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Semantic dementia is a syndrome within the spectrum of frontotemporal lobar degenerations characterized by fluent progressive aphasia (particularly anomia) and loss of word meaning.
To report a unique case of very early semantic dementia with a slowly progressive course, allowing insights into the early natural history of this disorder.
A tertiary care center.
A 62-year-old woman who presented with “memory loss” complaints.
Main Outcome Measures
Clinical course, neuropsychological data, and magnetic resonance imaging results.
The patient was first evaluated when the results of standard neuropsychological measures were normal but subtle left anterior temporal lobe atrophy was present. During the follow-up period of 8 years, she developed profound anomia and loss of word meaning associated with progressive left anterior temporal lobe atrophy, consistent with semantic dementia. In more recent years, anterograde memory impairment and mild prosopagnosia evolved in association with left hippocampal atrophy and subtle atrophy in the homologous gyri of the right anterior temporal lobe. She remains functionally independent despite her current deficits.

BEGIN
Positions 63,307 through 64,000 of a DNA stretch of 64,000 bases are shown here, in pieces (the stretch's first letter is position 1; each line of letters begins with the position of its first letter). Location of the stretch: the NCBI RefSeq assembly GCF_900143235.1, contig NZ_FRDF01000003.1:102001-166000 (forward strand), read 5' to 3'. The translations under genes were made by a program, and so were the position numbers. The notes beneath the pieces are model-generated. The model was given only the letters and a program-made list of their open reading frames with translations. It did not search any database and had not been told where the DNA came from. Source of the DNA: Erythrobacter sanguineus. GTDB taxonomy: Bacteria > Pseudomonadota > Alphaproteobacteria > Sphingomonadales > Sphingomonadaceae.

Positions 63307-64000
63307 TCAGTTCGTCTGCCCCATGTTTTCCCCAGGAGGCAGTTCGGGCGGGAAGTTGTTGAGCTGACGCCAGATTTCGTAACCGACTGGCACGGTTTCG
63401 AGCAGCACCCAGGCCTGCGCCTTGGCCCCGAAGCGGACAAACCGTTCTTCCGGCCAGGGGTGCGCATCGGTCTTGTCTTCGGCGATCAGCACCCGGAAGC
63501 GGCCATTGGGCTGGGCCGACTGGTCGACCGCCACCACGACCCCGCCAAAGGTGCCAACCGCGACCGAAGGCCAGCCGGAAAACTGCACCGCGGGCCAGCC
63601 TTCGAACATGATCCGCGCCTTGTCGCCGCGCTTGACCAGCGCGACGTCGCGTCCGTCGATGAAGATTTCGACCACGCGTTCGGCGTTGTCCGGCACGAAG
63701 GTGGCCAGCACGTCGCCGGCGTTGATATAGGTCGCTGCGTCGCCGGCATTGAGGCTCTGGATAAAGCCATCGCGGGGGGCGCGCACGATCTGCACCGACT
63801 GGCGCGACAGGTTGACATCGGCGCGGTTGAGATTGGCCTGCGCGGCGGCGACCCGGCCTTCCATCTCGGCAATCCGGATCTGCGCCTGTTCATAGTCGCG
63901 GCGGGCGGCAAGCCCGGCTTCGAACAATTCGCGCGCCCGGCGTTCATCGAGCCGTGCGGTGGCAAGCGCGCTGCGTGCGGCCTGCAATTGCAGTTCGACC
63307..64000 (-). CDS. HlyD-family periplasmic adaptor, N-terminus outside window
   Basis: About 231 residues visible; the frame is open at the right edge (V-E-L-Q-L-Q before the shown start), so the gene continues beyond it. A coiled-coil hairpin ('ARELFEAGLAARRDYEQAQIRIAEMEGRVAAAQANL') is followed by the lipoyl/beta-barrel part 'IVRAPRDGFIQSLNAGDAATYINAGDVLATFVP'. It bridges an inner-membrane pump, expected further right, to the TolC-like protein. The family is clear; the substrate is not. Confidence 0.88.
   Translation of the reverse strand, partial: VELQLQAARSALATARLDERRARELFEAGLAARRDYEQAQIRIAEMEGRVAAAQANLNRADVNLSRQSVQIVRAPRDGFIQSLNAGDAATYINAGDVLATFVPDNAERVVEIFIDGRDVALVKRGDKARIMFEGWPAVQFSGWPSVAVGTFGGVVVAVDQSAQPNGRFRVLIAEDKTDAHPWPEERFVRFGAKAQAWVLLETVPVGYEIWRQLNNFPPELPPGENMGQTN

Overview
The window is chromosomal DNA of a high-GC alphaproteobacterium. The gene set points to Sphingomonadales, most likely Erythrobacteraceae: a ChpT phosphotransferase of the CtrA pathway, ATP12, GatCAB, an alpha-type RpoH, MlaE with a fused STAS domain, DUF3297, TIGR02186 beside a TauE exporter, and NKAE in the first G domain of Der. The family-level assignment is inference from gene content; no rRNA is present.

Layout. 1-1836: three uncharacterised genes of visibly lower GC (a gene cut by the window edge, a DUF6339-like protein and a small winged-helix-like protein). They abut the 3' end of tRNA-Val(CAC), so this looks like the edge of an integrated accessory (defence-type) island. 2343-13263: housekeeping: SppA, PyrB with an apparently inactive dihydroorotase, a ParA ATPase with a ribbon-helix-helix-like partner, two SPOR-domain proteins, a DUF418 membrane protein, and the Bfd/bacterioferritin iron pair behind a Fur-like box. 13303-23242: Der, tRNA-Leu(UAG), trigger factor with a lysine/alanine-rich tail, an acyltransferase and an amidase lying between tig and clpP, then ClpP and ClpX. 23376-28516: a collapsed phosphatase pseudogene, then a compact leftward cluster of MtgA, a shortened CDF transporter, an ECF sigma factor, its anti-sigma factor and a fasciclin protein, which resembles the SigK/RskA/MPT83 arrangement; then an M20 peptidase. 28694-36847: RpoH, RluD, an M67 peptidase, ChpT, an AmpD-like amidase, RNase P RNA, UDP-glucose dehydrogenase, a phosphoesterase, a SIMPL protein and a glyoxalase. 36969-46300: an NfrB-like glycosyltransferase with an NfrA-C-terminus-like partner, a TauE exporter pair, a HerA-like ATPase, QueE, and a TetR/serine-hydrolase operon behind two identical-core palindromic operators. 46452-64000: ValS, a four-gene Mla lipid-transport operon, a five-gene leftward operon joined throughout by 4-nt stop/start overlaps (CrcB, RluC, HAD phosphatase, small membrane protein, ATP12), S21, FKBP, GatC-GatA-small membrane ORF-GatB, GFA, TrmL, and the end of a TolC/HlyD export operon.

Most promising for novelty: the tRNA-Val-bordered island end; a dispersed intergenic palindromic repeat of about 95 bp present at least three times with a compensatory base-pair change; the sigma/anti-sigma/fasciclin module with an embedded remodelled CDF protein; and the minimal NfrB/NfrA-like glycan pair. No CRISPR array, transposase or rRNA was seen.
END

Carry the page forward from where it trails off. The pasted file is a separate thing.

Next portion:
Early identification of patients who will develop semantic dementia is difficult and might be missed with standard clinical, neuropsychological, and structural neuroimaging evaluations. Recognition of this relatively rare syndrome is important for early diagnosis and prognostication and particularly for therapeutic interventions in the future.
Czarnecki K, Duffy JR, Nehl CR, et al. Very Early Semantic Dementia With Progressive Temporal Lobe Atrophy: An 8-Year Longitudinal Study. Arch Neurol. 2008;65(12):1659–1663. doi:10.1001/archneurol.2008.507
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